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Good Intentions: Taking a Cognitive Approach to Literature and Stories
Post2018.09.17 14:39:15 Read1338

posted: https://learning.blogs.nytimes.com/2010/04/08/good-intentions-taking-a-cognitive-approach-to-literature-and-stories/

 | What perspective can cognitive science bring to the study of literature? What can science teach us about why we read fiction and what we can learn from it? In this lesson, students consider literary texts through the lens of cognitive science and reflect on the cognitive benefits of the study of literature.

Materials | Times photographs (one per student), copies of handouts, computers and Internet access (optional), copies of literary texts.

Warm-Up | Before students arrive, choose and print out several New York Times photographs that depict at least three people, so students can consider multiple perspectives. You may wish to select photos that are related to a theme or subject under consideration in your course, or those from current news coverage. The Lens blogand the Multimedia/Photo archive offer treasure troves of photos useful for this exercise. You might try the reader-submitted Lens blog photos of families (here and here).

Give each student one photo along with the Saying What’s Unsaid(PDF) handout. Then ask students, working independently or in pairs, to create thought bubbles indicating what they imagine the people in the photograph are thinking. If they need further prompting, tell them to consider the context and setting along with each person’s apparent thoughts, feelings, motivations and intentions, along with the people’s relationships to one another. They should look at facial expression, body language and other cues to try to make such interpretations.

When students are finished, have them pair and share, and invite volunteers to share their completed sheets with the class. Then debrief by asking the following questions: Was this difficult? How is this activity similar to everyday life? How is it similar to how you read literature? What kinds of information do you have to keep track of as you read? What kinds of information do the characters themselves have to keep track of?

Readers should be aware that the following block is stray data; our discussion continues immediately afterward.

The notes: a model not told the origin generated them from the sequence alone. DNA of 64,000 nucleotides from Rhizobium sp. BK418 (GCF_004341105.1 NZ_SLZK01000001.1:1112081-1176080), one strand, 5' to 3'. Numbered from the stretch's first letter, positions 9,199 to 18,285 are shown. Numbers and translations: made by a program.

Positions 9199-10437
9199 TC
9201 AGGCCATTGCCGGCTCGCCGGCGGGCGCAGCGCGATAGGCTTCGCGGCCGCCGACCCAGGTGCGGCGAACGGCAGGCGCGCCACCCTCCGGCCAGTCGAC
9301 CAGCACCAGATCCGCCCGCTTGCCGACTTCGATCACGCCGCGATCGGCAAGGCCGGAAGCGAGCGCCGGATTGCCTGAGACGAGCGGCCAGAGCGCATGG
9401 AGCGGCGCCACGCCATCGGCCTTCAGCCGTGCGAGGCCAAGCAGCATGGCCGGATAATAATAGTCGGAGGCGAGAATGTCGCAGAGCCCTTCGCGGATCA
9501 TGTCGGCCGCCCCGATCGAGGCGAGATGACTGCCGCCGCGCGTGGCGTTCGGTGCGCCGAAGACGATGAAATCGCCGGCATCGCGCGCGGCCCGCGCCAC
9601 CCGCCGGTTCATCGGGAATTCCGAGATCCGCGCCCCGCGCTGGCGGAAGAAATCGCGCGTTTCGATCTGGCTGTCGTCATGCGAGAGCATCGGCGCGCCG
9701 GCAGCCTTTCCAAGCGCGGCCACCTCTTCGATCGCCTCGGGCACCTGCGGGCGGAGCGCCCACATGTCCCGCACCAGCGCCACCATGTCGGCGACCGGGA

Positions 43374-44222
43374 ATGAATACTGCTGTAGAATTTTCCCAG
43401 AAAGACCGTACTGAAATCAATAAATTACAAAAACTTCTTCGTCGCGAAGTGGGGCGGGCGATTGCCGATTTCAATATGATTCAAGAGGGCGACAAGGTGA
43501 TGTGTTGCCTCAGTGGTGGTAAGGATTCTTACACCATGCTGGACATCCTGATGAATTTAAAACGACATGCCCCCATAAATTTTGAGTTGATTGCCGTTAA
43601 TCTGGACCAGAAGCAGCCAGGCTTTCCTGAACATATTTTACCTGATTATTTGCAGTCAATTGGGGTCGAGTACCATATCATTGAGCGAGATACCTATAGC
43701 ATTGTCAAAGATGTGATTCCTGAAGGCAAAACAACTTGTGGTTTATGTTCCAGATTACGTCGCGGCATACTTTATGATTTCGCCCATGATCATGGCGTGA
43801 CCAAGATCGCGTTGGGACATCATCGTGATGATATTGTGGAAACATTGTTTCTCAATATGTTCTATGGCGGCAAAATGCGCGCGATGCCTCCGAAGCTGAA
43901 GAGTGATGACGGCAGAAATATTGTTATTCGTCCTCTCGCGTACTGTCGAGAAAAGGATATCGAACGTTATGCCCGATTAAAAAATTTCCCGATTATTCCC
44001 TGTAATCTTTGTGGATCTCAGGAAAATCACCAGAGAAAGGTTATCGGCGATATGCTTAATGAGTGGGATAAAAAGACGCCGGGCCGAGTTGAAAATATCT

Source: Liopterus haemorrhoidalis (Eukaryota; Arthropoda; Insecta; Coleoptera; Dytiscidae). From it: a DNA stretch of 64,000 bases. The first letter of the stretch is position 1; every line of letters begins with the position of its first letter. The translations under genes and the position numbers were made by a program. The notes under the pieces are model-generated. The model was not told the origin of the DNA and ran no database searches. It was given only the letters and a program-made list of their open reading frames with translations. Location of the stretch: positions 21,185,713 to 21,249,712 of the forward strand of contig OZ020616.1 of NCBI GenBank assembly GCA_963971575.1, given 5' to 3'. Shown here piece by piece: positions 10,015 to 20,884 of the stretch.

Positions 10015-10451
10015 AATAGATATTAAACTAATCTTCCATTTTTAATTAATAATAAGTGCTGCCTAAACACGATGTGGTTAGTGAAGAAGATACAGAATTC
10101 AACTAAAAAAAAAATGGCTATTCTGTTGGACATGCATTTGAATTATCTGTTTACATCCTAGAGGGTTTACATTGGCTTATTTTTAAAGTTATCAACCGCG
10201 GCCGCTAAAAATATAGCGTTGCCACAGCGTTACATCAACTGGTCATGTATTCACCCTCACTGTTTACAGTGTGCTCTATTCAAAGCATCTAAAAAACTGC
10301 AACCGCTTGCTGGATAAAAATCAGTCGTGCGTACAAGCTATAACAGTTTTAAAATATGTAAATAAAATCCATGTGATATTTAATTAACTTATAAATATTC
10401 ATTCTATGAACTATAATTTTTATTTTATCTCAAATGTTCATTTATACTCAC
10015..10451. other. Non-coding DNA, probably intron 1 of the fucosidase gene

Related | In “Next Big Thing in English: Knowing They Know That You Know” Patricia Cohen discusses a growing area of new research in which cognitive science is brought to bear on literature. Here, she looks at the application of the science of the mind to Jane Austen, and quotes Lisa Zunshine, a professor of English at the University of Kentucky:

Jane Austen’s novels are frequently constructed around mistaken interpretations. In “Emma,” the eponymous heroine assumes Mr. Elton’s attentions signal a romantic interest in her friend Harriet, though he is actually intent on marrying Emma. She similarly misinterprets the behavior of Frank Churchill and Mr. Knightly, and misses the true objects of their affections.

Humans can comfortably keep track of three different mental states at a time, Ms. Zunshine said. For example, the proposition “Peter said that Paul believed that Mary liked chocolate” is not too hard to follow. Add a fourth level, though, and it’s suddenly more difficult. And experiments have shown that at the fifth level understanding drops off by 60 percent, Ms. Zunshine said. Modernist authors like Virginia Woolf are especially challenging because she asks readers to keep up with six different mental states, or what the scholars call levels of intentionality.

Read the article with your class, using the questions below.

Questions | For discussion and reading comprehension:

  1. What does the quoted dialogue from “Friends” illustrate?
  2. How is the “cross pollination” of English and the cognitive sciences revitalizing the humanities?